With new coronavirus cases arising in several states across the country, many areas are hitting “pause” on their attempts to reopen. But troubling new data from the COVID Risk Level Map produced by top researchers at the Harvard Global Health Institute (HGHI) reveal just how high these cases have increased — suggesting that pausing our re-openings might not be enough.
The map displays one of four color codes for each state to reflect their level of risk— green (on track for containment), yellow (community spread), orange (accelerated spread) and red (tipping point). According to the HGHI map’s key, the red code risk level states are those with at least 25 newly confirmed cases per 100,000 residents each day.
As HGHI researchers explain, “once a community reaches the red risk level, stay-at-home orders become necessary again.” Sadly, there are currently 11 states that meet these troubling and grim standards. Read on to see which viral epicenters are heading for a full-on lockdown.
Florida is at the top of the list with 55 new cases per 100,000 residents — the highest per capita new case count in the entire country, according to HGHI statistics. With a record of more than 350,000 cases and more than 4,950 deaths to date, the Sunshine State is looking especially gloomy these days.
Earlier this week, Florida shattered its own one-day case record with well over 13,000 new cases in one day. While the New York Times reports that figures have declined slightly since then, and several counties have already rolled back their re-opening attempts, the state is likely to push towards a larger-scale lockdown in the near future.
Despite early progress in containing the virus, Louisiana has taken a turn for the worse. According to the HGHI database, Louisiana has 44 new cases per 100,000 residents each day, and Newsweek has a total death count of 3,375. This week, Gov. John Bel Edwards announced a mask mandate, shut down all bars, and also called for three days of fasting and prayer in response to the current state emergency.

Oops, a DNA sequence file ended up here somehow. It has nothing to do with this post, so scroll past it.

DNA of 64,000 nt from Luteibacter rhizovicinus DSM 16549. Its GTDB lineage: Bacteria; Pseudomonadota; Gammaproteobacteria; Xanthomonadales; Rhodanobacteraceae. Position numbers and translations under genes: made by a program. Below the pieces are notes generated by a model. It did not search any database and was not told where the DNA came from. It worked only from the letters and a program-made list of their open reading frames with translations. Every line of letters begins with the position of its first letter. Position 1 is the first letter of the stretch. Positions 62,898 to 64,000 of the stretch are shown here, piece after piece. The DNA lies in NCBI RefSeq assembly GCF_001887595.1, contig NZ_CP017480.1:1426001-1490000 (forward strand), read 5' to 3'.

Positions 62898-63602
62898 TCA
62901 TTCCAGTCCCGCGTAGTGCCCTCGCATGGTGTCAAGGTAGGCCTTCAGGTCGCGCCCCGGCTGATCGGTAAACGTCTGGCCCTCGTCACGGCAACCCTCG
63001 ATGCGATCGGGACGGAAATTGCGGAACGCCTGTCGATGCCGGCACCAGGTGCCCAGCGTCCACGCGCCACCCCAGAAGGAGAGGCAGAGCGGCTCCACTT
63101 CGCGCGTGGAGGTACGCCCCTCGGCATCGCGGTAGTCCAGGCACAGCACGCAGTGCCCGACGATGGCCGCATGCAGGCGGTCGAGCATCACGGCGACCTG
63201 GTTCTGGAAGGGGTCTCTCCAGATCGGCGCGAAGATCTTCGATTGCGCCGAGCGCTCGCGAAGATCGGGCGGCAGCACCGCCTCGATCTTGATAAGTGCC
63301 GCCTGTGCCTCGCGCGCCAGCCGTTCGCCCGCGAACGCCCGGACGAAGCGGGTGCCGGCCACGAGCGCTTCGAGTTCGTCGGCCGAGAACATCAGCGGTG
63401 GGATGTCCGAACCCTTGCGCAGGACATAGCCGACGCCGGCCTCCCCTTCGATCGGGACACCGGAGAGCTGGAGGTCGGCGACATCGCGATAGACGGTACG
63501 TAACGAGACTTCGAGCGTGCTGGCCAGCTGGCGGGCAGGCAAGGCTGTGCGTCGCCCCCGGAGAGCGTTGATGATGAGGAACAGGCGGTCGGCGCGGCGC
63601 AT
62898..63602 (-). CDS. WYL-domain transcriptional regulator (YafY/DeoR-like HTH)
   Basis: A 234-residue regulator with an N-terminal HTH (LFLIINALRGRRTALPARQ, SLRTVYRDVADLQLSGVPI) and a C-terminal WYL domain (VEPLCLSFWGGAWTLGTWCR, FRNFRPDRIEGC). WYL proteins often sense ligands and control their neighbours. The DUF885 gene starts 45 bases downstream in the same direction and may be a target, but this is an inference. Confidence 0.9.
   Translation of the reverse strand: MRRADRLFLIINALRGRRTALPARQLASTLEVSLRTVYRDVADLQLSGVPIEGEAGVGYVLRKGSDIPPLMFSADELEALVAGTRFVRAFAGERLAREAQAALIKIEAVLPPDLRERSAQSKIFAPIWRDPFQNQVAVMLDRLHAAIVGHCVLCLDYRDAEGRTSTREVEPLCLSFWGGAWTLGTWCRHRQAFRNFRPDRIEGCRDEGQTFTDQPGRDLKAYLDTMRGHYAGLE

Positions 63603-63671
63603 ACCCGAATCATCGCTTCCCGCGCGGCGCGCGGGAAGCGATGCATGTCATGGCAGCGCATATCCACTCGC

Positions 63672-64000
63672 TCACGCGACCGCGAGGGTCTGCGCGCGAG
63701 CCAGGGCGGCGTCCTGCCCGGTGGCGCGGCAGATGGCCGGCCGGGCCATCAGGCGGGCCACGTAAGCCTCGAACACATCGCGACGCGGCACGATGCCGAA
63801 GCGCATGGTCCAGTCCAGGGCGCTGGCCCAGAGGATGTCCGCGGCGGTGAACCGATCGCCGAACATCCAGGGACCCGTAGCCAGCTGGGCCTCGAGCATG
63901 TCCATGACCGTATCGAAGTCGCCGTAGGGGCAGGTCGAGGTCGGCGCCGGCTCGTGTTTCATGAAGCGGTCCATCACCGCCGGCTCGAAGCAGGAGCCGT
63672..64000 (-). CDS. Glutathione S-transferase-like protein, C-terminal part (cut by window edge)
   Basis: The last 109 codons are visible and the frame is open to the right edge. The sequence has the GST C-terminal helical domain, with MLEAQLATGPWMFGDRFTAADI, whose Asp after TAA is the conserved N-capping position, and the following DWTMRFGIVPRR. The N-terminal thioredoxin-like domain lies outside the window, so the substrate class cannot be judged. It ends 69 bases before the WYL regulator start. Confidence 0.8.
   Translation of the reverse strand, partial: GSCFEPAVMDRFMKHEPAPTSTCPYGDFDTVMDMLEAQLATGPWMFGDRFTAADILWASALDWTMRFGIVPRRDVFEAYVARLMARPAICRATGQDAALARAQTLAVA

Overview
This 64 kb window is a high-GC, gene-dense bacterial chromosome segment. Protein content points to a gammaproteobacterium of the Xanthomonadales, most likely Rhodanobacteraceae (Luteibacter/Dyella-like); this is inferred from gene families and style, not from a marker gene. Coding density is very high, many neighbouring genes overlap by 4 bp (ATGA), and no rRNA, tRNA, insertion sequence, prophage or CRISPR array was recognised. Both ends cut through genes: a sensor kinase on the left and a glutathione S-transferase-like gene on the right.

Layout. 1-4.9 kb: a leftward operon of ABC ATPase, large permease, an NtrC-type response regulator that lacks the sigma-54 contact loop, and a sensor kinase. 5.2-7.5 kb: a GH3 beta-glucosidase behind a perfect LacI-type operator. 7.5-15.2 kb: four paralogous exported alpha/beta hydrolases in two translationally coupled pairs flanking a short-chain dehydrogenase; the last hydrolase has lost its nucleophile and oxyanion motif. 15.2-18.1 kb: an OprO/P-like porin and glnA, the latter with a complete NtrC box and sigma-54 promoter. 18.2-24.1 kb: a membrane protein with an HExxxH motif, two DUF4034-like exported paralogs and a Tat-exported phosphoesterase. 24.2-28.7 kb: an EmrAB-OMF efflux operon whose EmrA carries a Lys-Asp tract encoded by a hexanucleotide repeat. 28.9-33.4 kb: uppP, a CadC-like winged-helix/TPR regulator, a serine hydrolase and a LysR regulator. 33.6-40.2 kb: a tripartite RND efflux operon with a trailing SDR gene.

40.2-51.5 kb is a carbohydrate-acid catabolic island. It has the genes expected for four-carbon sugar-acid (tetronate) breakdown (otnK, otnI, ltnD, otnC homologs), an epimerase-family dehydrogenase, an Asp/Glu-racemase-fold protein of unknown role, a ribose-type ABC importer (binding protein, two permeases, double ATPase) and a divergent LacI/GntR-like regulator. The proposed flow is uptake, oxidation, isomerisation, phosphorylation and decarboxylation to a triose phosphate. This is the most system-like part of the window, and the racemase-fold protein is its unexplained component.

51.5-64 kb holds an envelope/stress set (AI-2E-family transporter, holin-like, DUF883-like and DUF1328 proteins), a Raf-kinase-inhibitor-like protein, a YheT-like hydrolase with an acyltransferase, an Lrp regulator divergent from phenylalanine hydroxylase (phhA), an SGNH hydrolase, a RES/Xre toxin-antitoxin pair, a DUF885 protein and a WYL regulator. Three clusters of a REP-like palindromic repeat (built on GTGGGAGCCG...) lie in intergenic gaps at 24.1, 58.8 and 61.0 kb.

These are the first steps in going back on re-openings and drawing attention to the crisis, but people may expect more restrictive measures if the case count continues to increase.
In line with Louisiana, Arizona also has 42 new cases per 100,000 residents each day. According to the New York Times database, at least 143,643 coronavirus cases have occurred in Arizona, and as of Sunday afternoon at least 2,763 people have died.
In a recent press conference on Jul. 16, Gov. Doug Ducey acknowledged that positive test results are going down for the first time in a few weeks—”the direct effect of decisions Arizonanas have made over the past week.” Referring to those noticeable improvements resulting from increased restrictions, he encouraged his constituency, “we will see more of that if we do more.”
4. South Carolina
South Carolina has recently become the epicenter of the coronavirus epidemic, with 37 new cases per 100,000 residents every day. With almost 70,000 new cases and 1,155 deaths to date, only the three previous states on this list have exceeded the severity of their current surge.
Perhaps most surprisingly, their case numbers have risen by an incredible 999% after efforts to re-open their economy. COVID Act Now has labeled the state as a “critical” hospital overload risk on the grounds that its ICU occupancy is currently at 81 percent capacity.
Alabama is currently seeing 36 new cases per 100,000 residents each day, according to data from the HGHI map. During a press conference on June 30, Gov. Kay Ivey added no new restrictions to the state’s coronavirus policy, following a month-long rise in case counts.